Sexuality during pregnancy and the year postpartum
BACKGROUND. There have been a few studies conducted on couples' sexual behavior during pregnancy and the year postpartum, but those studies contain sampling bias resulting from recruiting volunteers for sex research. The sample for the current research was recruited for a far less sensitive study, and includes data from both mothers and fathers.
METHODS. A total of 570 pregnant women and 550 of their husbands or partners were recruited and were interviewed on four occasions: (1) at the fifth month of pregnancy (T1); (2) at 1 month postpartum (T2); (3) at 4 months postpartum (T3); and (4) at 12 months postpartum (T4).
RESULTS. Although approximately 90% of couples engaged in sexual intercourse at T1, T3, and T4, only approximately 19% did at T2. On average, couples resumed intercourse at 7 weeks postpartum. At T2 and T3, women who were breastfeeding showed significantly less sexual activity and less sexual satisfaction than women who were not. There were few differences between women who gave birth vaginally and those who were delivered by cesarean section, except that the latter resumed intercourse somewhat earlier.
CONCLUSIONS. Practitioners providing family-centered maternity care need to counsel couples about typical patterns of sexuality during pregnancy and postpartum, and about usual patterns during breastfeeding. Accurate information can help couples feel more comfortable during the transition periods before and after childbirth. A discussion of expected changes in sexuality should be routinely introduced by the physician during prenatal care.
KEY WORDS. Sex counseling; postnatal care; libido; psychosexual development; pregnancy trimester, second. (J Fam Pract 1998; 47:305-308)
Pregnancy, childbirth, and the postpartum period represent a major life transition that usually has a substantial impact on the sexual adjustment of both mothers and fathers. Yet there are remarkably little empirical data on these issues. We report data on the largest sample of couples that has been studied on this important topic.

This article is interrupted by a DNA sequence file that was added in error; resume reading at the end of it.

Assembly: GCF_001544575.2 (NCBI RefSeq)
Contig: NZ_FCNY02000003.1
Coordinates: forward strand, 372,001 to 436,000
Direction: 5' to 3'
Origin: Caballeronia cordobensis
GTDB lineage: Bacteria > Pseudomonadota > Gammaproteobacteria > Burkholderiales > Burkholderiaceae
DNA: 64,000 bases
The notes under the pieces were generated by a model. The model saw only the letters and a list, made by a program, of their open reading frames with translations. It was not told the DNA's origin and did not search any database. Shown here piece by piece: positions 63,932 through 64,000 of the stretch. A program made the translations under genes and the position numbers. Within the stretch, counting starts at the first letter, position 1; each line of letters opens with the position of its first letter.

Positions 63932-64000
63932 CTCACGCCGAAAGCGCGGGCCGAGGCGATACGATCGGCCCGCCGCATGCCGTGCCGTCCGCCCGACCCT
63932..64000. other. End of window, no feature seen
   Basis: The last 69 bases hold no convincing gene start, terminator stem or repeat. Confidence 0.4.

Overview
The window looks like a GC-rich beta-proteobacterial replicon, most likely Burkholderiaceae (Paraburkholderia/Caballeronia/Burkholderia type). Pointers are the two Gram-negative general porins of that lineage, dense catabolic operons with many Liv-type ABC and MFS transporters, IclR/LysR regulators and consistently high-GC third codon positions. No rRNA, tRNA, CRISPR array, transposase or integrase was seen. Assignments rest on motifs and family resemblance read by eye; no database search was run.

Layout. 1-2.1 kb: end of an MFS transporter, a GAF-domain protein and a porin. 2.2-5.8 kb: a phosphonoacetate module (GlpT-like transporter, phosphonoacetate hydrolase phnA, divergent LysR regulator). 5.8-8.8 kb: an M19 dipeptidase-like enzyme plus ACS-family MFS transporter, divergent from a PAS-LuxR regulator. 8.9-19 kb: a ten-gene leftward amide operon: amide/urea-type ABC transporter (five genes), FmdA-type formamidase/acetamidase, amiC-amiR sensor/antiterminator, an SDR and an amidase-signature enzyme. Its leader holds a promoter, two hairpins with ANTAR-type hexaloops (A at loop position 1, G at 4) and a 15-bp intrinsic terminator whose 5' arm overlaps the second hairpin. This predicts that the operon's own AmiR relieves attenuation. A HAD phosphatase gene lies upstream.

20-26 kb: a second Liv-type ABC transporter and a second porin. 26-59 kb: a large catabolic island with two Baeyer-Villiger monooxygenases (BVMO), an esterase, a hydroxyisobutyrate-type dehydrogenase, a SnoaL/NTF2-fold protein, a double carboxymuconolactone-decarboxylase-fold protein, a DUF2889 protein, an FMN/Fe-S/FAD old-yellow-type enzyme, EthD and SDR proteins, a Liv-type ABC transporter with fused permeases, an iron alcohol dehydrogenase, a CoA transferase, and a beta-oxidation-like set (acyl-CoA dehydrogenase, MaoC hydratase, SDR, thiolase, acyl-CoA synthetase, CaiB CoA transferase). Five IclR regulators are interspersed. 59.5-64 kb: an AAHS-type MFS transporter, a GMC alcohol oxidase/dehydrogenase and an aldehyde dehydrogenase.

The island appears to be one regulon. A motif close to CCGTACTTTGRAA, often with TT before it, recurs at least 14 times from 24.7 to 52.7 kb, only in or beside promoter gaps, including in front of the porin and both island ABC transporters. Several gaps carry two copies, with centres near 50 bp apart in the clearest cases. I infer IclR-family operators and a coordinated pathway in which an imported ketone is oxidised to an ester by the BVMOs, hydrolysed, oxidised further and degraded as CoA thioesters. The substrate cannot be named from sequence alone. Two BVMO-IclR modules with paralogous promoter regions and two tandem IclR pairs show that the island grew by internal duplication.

Researchers have reported a decrease in sexual desire and coital frequency from the first to the third trimester.[1-2] A variety of reasons have been suggested for this decrease. Early in pregnancy some women report fears that intercourse will cause miscarriage; during the third trimester, both mothers and fathers report fears that intercourse or orgasm may harm the fetus. However, there is currently no strong research evidence of increased risk of infection from sex during pregnancy. Other reasons for decreased coital frequency include physical discomfort associated with intercourse, particularly in the man-on-top position, and loss of interest in sex.
There is little agreement in the findings of research on the resumption of sexual activity following childbirth. One study found that, at 5 to 7 weeks postpartum, only 50% of women had resumed intercourse.
Numerous reasons have been suggested for the delay in resumption of vaginal intercourse after childbirth. The principal ones are: pain related to an episiotomy; vaginal bleeding or discharge; fatigue; and discomfort related to inadequate lubrication of the vagina due to low levels of estrogen in the postpartum period. Yet, according to one authoritative text, "Following an uncomplicated delivery, a 6-week...